Serpentine Part One ( A Vignette) By Iva Lawson
Sunday, July 29, 2007
Rated "G" by the Author.
When we are young and impetuous, our parents curse us with "I hope you have two more just like you." The curse is a powerful one that works every time!
On a hot and muggy July day around in the afternoon, the phone on my desk rang.“B&W Diagnostics, this is Gail.”
It was my sitter, Mrs. Watkins.She lived a half-mile from our house and was the mother to my childhood friend Mandy, and was frantic on the phone.“Gail?Gail!Honey, I can’t keep this boy if he gon’ be tryin’ to catch snakes, now!JASON!NO!”She was screaming at my youngest that apparently was doing a bit of wildlife study in her back yard.
“Tell him I’m on the phone, Mrs. Watkins, and that I need to talk to him.”
Mrs. Watkins put the phone down on her kitchen counter and I heard her back door slam and her voice screaming my inquisitive child’s name.Jason was 8 years old and had always been fascinated by flora and fauna, with particular emphasis on the fauna.Lizards, bugs, worms and anything else the good Lord created that was alive and squirmy, Jason had no qualms about inspecting it up close.
“Mama?”Jason answered the phone out of breath.“Hey, son.What are you doing to Mrs. Watkins?She sounds as if she’s about to have a heart attack.”
“I’m just playin’, Mama.”
“OK, I know you are playing, but she says you are playing with a snake.Is that the case?”Two seconds of silence followed this inquiry.Jason took a deep breath and sighed, “Well, yeah, Mama.I just wanted to see if I could catch it.It was so cool!It was black, but in the sun, it was shiny and purple and green and red.I wanted to see why.”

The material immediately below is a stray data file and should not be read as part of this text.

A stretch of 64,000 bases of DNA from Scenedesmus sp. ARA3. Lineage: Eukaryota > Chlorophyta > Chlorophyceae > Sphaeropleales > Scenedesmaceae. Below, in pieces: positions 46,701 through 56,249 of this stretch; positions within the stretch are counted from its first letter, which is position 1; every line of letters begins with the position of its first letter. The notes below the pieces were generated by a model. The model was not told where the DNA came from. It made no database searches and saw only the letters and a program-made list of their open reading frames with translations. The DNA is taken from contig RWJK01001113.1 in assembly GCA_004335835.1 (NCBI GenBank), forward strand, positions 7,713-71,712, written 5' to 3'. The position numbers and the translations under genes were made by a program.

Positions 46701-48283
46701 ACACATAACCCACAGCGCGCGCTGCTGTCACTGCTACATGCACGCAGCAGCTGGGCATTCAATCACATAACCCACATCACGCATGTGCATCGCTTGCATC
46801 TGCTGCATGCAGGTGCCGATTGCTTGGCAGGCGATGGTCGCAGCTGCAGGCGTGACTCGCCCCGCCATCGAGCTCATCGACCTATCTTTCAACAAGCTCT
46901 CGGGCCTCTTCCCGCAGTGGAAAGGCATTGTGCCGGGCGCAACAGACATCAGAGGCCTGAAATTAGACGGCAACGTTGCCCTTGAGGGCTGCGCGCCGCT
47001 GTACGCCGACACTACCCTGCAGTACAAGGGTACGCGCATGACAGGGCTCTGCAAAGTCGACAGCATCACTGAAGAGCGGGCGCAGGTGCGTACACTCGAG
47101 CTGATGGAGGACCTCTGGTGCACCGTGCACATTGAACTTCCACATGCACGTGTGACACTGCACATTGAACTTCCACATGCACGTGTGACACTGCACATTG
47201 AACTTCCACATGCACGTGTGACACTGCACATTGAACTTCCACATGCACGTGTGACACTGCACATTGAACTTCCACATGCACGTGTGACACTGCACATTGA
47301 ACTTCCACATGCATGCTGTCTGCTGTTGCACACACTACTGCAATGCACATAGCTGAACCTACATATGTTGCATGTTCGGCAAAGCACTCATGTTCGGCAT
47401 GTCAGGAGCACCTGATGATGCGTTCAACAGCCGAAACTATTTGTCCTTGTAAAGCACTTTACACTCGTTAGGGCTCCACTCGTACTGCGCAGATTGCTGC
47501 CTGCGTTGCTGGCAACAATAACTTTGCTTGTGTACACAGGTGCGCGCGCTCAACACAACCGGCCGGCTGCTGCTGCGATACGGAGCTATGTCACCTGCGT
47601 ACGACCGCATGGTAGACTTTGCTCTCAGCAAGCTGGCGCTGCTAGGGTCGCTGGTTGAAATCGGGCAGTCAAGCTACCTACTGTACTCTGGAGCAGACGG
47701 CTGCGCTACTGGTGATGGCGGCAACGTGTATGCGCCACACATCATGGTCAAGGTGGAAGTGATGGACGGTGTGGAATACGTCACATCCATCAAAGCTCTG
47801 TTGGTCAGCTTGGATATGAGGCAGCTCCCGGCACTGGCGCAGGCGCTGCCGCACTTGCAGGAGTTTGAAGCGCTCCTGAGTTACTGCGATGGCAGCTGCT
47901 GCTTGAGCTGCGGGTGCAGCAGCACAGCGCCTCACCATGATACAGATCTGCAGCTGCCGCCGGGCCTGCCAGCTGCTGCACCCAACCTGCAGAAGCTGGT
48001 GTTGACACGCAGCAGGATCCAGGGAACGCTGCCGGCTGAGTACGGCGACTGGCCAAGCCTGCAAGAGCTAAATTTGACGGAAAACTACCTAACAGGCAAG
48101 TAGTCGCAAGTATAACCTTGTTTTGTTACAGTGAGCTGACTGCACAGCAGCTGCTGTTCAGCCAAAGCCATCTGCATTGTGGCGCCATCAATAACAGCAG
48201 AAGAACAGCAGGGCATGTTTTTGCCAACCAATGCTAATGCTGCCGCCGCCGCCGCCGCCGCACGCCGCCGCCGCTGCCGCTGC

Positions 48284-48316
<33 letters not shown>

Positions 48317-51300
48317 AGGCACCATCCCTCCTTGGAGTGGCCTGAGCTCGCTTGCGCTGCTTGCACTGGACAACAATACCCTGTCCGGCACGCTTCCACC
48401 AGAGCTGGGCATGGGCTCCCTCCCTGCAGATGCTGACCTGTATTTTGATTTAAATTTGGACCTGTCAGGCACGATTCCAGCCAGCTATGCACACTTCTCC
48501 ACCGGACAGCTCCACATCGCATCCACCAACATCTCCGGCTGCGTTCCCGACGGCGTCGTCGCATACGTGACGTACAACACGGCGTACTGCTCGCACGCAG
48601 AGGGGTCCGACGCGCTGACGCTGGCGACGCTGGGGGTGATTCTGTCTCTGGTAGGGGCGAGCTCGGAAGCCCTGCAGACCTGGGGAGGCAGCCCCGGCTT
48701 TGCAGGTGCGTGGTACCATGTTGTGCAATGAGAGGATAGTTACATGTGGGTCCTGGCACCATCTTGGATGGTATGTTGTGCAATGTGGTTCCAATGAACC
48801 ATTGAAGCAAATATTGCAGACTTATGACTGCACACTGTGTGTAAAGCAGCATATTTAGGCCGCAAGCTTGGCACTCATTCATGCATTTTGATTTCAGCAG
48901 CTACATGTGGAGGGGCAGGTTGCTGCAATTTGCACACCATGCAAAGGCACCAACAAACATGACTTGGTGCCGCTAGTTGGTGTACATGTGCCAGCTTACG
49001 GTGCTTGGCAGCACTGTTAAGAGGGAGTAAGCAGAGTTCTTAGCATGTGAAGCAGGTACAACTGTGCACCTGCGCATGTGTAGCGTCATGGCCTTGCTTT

Smiling to myself, I said, “Yes, son. I know.That indigo effect is caused by the way the snake’s scales reflect sunlight.But, Jason, most people are afraid of snakes.Mrs. Watkins is one of those people.Please don’t try to catch snakes in her yard, OK?”
“OK, Mama. I won’t.”
As I prepared to ask him to put Mrs. Watkins back on the line, it occurred to me that I should probably cover another topic.“Jason, remember that she may not like bugs and spiders or lizards either.”
“Yes, Mama, I’ll remember.”
“Good.Now, put Mrs. Watkins back on the phone.”I chuckled as I heard Mrs. Watkins returning.“Whoooo, Lawd Jesus.This boy is som’n else!Tryin’ to catch a black snake.Boy, dontchu know that thang will bite you?Lawd have mercy.”
“Mrs. Watkins?I think I handled it.You shouldn’t have any more problems with Jason catching things.”She was still winded and asked, “Chile, ain’t you skurr’d dis boy gonna mess around and pick up somethin’ das gonna hurt him one day?”
“I try not to think about it, Mrs. Watkins.I teach him what’s dangerous and what’s poisonous, and the rest I put in God’s hands.”
“Whooo, yes, Lawd!The way this youngun’ was chasing that thang, he won’t far from catching it and had me skurr’d half to death.I don’t want dat baby to git bit by no snake. Well, I’ll see you after while, honey.”I placed the receiver back into the phone’s cradle with a feeling of déja vu.
Our current home was in the same location as the farm house I grew up in.The farm sat mid-way a loop road about 10 miles outside of the sleepy Carolina town I called home.When I was Jason’s age, the road we lived on was unpaved.I had to walk the half-mile to the main road every day to catch the bus to school and to get home in the afternoon.The Watkins’ had not yet moved onto the loop road so the walk home was a solitary one.There were trees and flowers to explore along the way and many times it took twice the normal time for me to reach the front door of Daddy’s farm house.